If you're looking for a professional videographer to capture your LIVE ACTION wedding moments, we feel you. It's one thing we've heard is so worth it if you want it and it's within your budget. Our Offbeat Bride Vendor Guide has good options, but what do you ask them once you've narrowed down your choices? Here's a list that you'll want to bring with you to meet with your filmmaking wunderkinds.
Is filming weddings your main business? How long have you been doing it?
Just like with wedding DJs, photographers, and wedding venues, you want to know that you're dealing with a wedding pro who can anticipate wedding-related issues ahead of time. You can pay a lot less for less experience, but make sure you're paying for something worthwhile. Don't just ask them: do your outside research like checking their Vimeo pages and reading online reviews.
Plus videographers, like photographers, often have to handle more unplanned situations than other types of vendors, so you'll want someone who can adjust on the fly.
How many videographers will be filming?
Depending on the package you choose, you may have one or more videographers capturing different angles. You may choose to have your videographer just capture the ceremony or just capture the reception, too. If you're getting one videographer total, see if they'll be willing to set up a stationary camera at your most important location. Pro tip: try to minimize unauthorized amateur uncle videographers if you can to avoid them getting in the way of your professionals.
What parts of the wedding day do you film? What packages do you offer?
If your videographer does packages, they should be clearly defined on the website. Regardless, make sure you're completely clear on what you're purchasing: will they capture both your ceremony and reception including cake-cutting and first dance? Are they including any after-party, cocktail hour, or table visit coverage? How many hours are included in the package your buying?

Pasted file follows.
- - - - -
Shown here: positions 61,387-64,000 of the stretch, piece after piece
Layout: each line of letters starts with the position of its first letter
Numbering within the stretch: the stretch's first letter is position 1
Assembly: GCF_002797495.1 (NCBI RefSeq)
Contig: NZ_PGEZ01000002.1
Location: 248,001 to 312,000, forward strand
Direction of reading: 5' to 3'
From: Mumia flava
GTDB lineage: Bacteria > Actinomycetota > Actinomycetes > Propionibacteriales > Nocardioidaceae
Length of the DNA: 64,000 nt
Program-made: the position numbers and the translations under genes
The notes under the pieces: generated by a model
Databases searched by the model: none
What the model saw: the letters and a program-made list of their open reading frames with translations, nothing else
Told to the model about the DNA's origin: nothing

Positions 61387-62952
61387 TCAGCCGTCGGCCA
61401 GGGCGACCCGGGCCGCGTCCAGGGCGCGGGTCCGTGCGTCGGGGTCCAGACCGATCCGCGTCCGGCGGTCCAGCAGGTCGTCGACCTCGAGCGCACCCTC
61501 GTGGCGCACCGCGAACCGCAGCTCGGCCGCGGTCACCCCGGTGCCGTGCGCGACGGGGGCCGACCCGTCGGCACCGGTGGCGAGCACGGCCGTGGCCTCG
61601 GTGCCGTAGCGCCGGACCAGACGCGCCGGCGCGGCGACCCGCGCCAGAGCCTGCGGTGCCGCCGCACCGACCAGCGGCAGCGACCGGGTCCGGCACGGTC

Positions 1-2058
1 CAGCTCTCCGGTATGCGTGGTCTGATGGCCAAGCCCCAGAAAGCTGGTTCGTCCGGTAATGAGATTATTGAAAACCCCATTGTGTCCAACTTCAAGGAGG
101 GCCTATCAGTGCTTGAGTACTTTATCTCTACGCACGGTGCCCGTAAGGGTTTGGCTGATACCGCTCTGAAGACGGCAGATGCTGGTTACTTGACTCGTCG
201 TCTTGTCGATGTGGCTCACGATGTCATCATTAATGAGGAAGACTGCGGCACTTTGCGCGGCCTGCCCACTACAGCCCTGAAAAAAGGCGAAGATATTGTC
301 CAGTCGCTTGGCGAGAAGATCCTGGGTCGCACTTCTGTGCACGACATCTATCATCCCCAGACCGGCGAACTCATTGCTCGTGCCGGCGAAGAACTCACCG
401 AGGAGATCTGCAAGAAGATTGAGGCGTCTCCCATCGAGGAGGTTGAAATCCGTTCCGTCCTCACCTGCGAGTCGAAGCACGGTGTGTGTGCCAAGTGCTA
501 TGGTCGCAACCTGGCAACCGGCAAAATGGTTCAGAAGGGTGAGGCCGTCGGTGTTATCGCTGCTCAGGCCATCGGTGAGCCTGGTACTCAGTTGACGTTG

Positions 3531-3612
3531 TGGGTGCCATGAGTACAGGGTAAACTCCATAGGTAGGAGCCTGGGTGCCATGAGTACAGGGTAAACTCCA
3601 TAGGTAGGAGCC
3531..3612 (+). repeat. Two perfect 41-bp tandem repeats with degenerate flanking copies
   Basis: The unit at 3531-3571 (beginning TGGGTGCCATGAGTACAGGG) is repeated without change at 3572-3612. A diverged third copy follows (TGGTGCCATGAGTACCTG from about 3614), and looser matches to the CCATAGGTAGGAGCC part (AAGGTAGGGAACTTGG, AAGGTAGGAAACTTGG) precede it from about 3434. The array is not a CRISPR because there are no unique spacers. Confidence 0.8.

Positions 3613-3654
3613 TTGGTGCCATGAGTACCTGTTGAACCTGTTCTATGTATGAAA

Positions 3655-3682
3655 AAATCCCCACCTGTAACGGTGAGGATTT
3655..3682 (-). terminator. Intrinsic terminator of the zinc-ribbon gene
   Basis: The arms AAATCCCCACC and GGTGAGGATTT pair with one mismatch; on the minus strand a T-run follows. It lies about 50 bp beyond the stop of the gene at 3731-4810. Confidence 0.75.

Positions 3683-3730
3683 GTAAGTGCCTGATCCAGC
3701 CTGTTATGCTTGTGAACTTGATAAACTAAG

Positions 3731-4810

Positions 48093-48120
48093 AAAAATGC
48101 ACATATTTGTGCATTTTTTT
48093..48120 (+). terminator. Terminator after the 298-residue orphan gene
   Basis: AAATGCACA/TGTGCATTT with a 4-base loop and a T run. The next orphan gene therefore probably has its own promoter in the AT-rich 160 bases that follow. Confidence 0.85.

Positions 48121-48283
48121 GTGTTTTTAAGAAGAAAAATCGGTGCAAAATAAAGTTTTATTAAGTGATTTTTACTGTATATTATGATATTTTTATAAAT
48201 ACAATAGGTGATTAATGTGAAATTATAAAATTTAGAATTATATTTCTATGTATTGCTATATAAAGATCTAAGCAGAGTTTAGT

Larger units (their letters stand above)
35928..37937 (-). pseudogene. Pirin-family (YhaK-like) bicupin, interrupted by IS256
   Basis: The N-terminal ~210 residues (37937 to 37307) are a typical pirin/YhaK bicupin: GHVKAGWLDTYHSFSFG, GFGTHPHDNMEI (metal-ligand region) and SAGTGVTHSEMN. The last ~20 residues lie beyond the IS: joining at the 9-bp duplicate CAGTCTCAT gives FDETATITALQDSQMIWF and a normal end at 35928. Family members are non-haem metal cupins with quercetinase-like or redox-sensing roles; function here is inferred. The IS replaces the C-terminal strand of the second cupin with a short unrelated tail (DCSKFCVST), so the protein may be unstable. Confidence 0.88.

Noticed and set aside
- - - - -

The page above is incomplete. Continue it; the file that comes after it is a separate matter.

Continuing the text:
Have you worked with my photographer before?
If you're having separate photographer and videographer vendors (sometimes they do both), this can be crucial. And sometimes they can provide references for each other if you're missing one or the other. It never hurts to have photographers and videographers who know how the other works. You can also feel free to ask if they'll touch base prior to the wedding to make sure they aren't stepping on each others' toes.
How would you describe your style? Are you journalistic or more cinematic?
What kind of style YOU like is subjective, but you'll want to know what kind of video you'll have produced for you. A cinematic style will usually have be set to music and have heavy editing, almost like a movie trailer. A journalistic style will have a more documentary-like approach that will show the actual timeline of events. Each style requires either more or less involvement from you during the day, so it's important to know what will be expected of you and if you'll want to have less or more interaction with the camera on the day.
Many videographers can produce highlight films (a few minutes long), short-form films (10-20 minutes long), and feature-length videos (50-90 minutes long).
Do you have examples to share?
Ask to see samples of the specific package you're buying so you can have realistic expectations of the final videos produced.
What kind of equipment do you use including audio and backup equipment?
See if your main folks (officiant, couple, etc.) will have wireless microphones for good audio or if they'll be using an on-camera mic. Also see if they'll work with your DJ/band (if you're using one) to capture speech audio at the reception.
Will we have any choice in the music used in the final videos?
This one is usually not an issue, but make sure your videographer knows what kind of music you prefer. They may have some great suggestions based on previous experience, too.
How do you deliver the final product?
What format will the final video be delivered to you? Many videographers use Dropbox these days, but if they choose to deliver via DVD, how many copies will you receive? What steps do they take to preserve footage in case of technical issues or if you want more copies a few years down the road? Is there a web-sized format to share online?
How long will it take to produce the final product?
In a nutshell, when will you get to see dis bish? An honest delivery estimate will reflect the season (videographers are busiest June – October), but generally it should be more than a month (you want them to take their time and do it well!), but less than six months.
Who is going to bite the bullet and nab themselves a videographer? Anyone regret NOT getting one? Dish in the comments!